Halfway through our ride, we came to an undulating road going uphill that had an uneven surface covered with stones and slippery ice. I slowed down, and when I tried to avoid a large hole, Mamatha and I leaned too much to the right and so did Mamatha instead of counterbalancing me. As a result, the snowmobile tipped right, and then it toppled over ever so slowly and landed on both our right legs. Our feet were still firmly rooted in the footrests with the vehicle on top of us. Because she was in the back, Mamatha bore the brunt of the bike.
“Aaaahh….”, Mamatha screamed in agony, and I winced in pain as both of us were stuck below the 600-pound snowmobile. Zach stopped, turned and looked at the snowmobile on top of both of our lower parts of our bodies. I tried to struggle out, but the damn thing was weighty. We lay motionless. Zach, our leader hopped off his bike and came running towards us and tried to lift the 600-pound snowmobile. He could not move it an inch by himself until four more members joined him to lift the bike. I snuggled out, stood up, dusted the snow and ice on my jacket and offered my hand to Mamatha to help her get up.
Mamatha continued with her long and piercing cries. She was in extreme pain. I was the only Evil Knievel in the group who refused the services of a professional rider to ride Mamatha separately choosing to take her as my pillion even though it was my first time on a snowmobile.
“I can’t move, Mona,” Mamatha said. I bent down and tried to lift her. She said “Don’t. I don’t trust you”. I reached out to rub her back, but she moved away from me, waving me off and shaking her head and looked at the tour guide and leader Zach running towards us with his first aid kit. Zach sat down and touched her ankle. She screamed in agony with tears rolling down her cheeks. My brown face went red with shame, and I felt like crawling into a hole and hide. Zach radioed his headquarters and explained the situation.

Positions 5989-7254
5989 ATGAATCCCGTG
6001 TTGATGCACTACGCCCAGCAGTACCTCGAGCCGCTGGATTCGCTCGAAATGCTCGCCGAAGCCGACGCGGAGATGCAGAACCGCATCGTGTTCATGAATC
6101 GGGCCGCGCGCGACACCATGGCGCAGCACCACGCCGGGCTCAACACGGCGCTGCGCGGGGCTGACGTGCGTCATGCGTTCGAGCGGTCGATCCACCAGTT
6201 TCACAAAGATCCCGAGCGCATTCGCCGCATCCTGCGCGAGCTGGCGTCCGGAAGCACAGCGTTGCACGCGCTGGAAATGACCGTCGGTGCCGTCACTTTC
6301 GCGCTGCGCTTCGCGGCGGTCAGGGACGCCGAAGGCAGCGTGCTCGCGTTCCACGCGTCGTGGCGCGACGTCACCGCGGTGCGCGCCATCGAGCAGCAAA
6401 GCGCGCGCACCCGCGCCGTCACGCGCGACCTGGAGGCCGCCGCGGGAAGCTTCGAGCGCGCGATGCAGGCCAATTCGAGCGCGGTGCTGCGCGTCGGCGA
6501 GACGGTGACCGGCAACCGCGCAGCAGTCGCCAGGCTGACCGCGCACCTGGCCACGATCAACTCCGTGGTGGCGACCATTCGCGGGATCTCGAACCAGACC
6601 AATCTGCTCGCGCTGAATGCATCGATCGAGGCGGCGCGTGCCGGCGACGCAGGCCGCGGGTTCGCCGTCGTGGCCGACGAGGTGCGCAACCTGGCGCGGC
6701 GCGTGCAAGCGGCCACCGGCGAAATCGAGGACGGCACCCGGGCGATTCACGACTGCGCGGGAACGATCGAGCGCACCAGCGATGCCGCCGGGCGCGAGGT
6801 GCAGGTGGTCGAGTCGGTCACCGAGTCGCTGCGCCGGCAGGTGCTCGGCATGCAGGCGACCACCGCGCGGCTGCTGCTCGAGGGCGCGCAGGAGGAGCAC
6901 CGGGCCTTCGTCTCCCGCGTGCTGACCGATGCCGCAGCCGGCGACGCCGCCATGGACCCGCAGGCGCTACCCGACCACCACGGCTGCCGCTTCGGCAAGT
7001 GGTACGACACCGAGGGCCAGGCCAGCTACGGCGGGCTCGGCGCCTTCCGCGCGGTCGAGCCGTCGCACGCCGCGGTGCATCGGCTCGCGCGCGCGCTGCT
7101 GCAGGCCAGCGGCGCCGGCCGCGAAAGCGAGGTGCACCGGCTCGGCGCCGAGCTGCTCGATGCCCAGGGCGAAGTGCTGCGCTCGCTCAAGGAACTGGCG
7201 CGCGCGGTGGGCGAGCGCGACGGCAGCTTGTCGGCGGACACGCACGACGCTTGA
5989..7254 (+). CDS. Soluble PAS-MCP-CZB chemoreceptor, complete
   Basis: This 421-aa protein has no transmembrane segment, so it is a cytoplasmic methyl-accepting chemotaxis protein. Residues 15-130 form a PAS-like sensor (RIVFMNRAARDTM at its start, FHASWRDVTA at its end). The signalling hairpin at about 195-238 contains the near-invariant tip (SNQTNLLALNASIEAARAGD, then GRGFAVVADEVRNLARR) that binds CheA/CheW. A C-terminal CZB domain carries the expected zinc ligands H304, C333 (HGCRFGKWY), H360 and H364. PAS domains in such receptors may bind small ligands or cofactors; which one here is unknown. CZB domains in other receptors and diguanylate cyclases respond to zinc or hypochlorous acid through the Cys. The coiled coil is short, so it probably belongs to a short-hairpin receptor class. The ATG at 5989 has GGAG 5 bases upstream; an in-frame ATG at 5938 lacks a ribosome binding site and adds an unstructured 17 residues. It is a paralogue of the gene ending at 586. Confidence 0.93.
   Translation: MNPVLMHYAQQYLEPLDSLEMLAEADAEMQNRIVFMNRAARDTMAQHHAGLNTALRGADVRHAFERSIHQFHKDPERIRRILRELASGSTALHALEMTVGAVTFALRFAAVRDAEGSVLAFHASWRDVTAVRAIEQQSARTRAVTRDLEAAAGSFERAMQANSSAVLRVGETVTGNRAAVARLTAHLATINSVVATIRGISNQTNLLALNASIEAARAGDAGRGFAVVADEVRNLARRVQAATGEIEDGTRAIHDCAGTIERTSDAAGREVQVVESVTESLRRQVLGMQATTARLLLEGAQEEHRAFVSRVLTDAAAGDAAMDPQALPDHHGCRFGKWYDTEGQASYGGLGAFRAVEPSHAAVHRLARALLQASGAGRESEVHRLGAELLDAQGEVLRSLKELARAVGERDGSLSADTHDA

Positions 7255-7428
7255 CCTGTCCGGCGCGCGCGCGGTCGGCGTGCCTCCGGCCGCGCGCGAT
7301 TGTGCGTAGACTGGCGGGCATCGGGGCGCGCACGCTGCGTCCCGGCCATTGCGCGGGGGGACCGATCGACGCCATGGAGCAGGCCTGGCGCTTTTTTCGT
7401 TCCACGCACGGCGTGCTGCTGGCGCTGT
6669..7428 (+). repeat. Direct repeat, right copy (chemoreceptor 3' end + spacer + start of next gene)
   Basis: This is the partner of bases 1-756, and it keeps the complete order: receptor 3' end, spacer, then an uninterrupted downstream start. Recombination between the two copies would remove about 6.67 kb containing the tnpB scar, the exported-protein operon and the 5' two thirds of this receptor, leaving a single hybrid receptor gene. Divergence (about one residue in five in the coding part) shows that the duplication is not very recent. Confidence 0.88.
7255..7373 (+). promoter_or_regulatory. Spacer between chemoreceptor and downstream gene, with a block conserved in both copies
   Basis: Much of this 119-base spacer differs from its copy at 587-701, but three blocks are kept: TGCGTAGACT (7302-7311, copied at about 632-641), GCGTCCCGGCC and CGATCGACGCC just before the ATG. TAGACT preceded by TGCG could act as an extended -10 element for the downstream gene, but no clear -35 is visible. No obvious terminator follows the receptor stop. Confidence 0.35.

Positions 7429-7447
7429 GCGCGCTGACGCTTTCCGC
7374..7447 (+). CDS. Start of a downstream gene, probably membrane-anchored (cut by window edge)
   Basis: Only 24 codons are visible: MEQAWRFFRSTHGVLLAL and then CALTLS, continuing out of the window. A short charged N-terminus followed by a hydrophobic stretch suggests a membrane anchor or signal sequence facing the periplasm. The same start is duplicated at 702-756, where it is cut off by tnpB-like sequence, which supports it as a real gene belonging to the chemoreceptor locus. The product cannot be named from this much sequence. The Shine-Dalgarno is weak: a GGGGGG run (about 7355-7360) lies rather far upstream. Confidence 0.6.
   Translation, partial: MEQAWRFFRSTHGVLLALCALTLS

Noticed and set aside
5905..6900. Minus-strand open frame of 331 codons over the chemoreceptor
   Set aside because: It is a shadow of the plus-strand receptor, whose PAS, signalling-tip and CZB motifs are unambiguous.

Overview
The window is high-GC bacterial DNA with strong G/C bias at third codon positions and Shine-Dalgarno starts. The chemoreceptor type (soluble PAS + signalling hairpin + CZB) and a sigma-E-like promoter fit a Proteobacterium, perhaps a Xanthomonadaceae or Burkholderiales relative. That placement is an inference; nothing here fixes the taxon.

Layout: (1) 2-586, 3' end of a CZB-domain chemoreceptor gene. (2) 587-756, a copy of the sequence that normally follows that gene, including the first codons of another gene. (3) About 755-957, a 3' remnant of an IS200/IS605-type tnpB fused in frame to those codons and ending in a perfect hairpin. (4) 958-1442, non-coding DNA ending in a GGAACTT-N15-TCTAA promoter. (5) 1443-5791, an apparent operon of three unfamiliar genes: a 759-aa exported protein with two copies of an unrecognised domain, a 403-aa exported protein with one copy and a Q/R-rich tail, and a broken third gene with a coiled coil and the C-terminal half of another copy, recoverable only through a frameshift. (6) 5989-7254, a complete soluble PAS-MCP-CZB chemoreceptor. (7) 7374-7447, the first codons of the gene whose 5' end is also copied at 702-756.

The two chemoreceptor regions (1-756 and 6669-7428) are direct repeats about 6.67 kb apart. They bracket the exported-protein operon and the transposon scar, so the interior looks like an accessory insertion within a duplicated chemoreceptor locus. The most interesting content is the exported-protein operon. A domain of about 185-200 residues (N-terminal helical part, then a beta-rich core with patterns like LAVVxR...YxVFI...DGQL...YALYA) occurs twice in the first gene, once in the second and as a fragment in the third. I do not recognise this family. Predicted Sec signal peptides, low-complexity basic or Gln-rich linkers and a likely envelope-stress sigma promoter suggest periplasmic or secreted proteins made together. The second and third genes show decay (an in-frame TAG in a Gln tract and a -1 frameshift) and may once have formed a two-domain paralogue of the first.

“A vehicle will be here soon to take her to the hospital,” he said much to my relief. Mamatha was still writhing in pain.
Mamatha’s screams of agony pierced my heart and sent an avalanche of the guilt of such intensity that I wished with all my heart that the ground under me gave way and sucked me in.
Zach came with his first aid kit as I watched Mamatha still on the ground moaning. Zach sat down and touched her ankle. Mamatha let out a long, painful shriek and started crying. My brown face went red with shame, and I felt like crawling into a hole to hide.